Saturday, November 29, 2008

Black Friday indeed

I don't mean to make light of the situation, but Black Friday has turned deadly. This day, the day after Thanksgiving, is traditionally one of the biggest shopping days of the year. Television has been full of advertisements telling of stores opening their doors at 5 a.m. (Macy's among them) or even 4 a.m. (Kohl's). 

Best Buy, which I happened into at around 4 p.m., had also been open since 5 a.m. and the special deals on blank DVD-R disks (fifty for $7.99) were long gone. I spotted box sets of Seasons 1 through 8 of The Simpsons for $15 each. I was all set to buy 4 through 8 (I have 1 through 3 already) but then I saw the hour-long line. 

At least it was an orderly line. At a Walmart in the Long Island, New York, community of Valley Stream in Nassau County, a 34-year-old temporary employee was trampled to death when a throng of shoppers at 5 a.m. literally broke down the doors to the store. (Erika Hayasaki in the Los Angeles Times also a good article on this.)

Closer to home in the California community of Palm Desert in Riverside County, two men shot each other to death inside a Toys-R-Us:
Joan Barrick, 40, of Desert Hot Springs said she was buying a Barbie Jeep for her daughter when two women started brawling. As the women swung at each other, the men they were with also started arguing.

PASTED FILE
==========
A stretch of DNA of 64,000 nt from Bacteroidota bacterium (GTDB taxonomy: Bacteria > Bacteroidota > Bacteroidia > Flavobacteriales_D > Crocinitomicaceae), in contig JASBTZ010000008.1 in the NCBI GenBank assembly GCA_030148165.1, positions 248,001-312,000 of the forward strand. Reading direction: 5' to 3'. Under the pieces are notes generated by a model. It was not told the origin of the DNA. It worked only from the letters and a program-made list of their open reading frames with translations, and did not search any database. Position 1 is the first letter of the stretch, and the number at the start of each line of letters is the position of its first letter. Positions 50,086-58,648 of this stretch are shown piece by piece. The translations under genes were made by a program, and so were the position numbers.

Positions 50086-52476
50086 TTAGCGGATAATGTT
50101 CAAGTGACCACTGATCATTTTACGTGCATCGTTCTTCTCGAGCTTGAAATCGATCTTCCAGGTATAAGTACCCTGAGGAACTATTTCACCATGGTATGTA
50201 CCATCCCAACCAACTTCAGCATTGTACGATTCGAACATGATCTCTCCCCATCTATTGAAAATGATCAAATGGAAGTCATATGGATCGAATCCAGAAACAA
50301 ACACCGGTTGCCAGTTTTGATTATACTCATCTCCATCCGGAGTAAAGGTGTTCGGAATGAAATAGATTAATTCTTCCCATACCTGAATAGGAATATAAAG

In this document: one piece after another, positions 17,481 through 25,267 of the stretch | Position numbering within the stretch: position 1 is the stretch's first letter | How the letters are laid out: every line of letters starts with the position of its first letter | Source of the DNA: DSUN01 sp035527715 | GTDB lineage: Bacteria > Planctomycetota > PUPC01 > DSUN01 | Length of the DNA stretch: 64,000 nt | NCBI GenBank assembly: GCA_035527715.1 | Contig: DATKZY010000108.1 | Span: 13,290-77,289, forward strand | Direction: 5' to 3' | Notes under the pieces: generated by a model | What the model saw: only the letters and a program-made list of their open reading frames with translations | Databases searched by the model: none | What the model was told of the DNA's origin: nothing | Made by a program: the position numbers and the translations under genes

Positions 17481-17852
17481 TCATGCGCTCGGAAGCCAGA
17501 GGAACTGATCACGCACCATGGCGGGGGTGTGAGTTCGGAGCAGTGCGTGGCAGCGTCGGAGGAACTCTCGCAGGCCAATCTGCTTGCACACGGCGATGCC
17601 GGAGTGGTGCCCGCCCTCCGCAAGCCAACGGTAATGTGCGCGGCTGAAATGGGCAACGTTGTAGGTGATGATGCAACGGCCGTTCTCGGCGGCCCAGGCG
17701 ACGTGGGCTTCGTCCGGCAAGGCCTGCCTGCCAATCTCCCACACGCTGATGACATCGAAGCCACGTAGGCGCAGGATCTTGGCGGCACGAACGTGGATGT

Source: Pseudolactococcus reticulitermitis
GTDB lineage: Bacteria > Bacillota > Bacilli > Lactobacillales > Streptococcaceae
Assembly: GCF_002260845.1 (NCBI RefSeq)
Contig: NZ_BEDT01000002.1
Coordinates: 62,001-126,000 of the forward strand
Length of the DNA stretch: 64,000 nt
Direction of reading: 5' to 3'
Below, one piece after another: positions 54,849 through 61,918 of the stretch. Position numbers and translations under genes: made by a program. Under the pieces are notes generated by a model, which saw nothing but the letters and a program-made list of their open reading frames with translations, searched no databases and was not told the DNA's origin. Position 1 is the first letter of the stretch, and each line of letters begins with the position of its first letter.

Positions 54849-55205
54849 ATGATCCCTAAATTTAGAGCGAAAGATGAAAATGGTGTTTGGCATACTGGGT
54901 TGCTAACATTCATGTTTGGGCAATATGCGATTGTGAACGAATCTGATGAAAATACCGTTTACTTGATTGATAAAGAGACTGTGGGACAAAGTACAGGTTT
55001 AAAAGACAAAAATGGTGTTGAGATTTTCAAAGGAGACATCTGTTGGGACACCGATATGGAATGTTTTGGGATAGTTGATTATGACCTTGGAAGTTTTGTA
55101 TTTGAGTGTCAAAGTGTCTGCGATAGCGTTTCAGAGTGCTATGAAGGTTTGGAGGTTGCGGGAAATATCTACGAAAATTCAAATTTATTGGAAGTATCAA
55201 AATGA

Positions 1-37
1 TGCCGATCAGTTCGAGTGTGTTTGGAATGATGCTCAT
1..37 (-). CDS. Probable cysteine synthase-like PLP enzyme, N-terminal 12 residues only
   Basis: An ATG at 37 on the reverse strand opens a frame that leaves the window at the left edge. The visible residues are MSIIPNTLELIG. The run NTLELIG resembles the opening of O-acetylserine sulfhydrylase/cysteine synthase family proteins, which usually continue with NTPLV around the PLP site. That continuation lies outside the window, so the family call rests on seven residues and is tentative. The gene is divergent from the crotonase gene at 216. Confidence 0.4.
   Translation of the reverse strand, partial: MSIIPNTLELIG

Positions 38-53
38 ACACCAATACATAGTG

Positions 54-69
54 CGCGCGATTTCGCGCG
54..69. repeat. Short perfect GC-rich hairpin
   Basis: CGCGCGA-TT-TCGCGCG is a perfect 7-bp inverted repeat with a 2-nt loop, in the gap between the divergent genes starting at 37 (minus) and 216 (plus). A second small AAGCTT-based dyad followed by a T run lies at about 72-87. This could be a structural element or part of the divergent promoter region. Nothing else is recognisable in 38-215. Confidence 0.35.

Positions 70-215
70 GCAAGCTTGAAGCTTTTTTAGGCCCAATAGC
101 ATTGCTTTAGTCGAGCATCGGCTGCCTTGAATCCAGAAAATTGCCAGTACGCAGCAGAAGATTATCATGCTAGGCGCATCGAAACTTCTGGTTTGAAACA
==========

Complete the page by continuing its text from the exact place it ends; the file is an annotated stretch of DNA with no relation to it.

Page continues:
The younger of the two lifted up his shirt and flashed his handgun, pulling the grip from his baggy pants pocket. The other man yanked out his own handgun and started chasing him down the aisle and firing, witnesses said.

Barrick hid behind a stack of DVDs and recited the Lord's Prayer. "If I'm going to die, I need to make peace," she said. "A lot of people were crying. I was crying. We were all very, very scared."
If this were a scene from a movie I'd probably be complaining how cliché it is, but this is real life.
Several witnesses saw the gunmen clearly. Some cried out warnings: "He has a gun!" and "¡Pistola! ¡Pistola!" Barrick was so close she could see the smoking gun.

"This is horrible," said a shaken Sara Frahm, 25. "I'm never shopping on Black Friday again."
Damn straight. Before yesterday, a friend of mine was talking about the movement for people to stay away from the stores on Black Friday as a way of avoiding consumerism and rampant capitalism. Now I'm guessing it might be a good way to stay alive until Christmas. 

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